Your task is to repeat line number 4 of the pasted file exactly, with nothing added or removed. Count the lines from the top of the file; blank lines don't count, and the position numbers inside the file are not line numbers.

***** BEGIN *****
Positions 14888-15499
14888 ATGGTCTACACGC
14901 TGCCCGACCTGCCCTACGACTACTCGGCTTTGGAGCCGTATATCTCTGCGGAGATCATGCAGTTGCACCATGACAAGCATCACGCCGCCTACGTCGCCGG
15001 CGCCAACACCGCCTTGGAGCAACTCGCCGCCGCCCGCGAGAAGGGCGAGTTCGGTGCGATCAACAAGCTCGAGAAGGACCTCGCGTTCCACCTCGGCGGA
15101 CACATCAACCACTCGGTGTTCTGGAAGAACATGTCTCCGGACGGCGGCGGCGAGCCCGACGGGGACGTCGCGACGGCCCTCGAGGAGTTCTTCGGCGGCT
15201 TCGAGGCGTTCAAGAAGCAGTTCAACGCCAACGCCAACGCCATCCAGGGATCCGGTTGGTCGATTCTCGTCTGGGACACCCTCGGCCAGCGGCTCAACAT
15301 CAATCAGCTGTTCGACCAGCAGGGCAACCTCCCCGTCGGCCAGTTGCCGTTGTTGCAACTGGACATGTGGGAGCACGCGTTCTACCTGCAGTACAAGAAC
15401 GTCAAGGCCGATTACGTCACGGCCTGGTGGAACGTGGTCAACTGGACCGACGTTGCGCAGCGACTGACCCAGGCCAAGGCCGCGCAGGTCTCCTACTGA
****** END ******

15001 CGCCAACACCGCCTTGGAGCAACTCGCCGCCGCCCGCGAGAAGGGCGAGTTCGGTGCGATCAACAAGCTCGAGAAGGACCTCGCGTTCCACCTCGGCGGA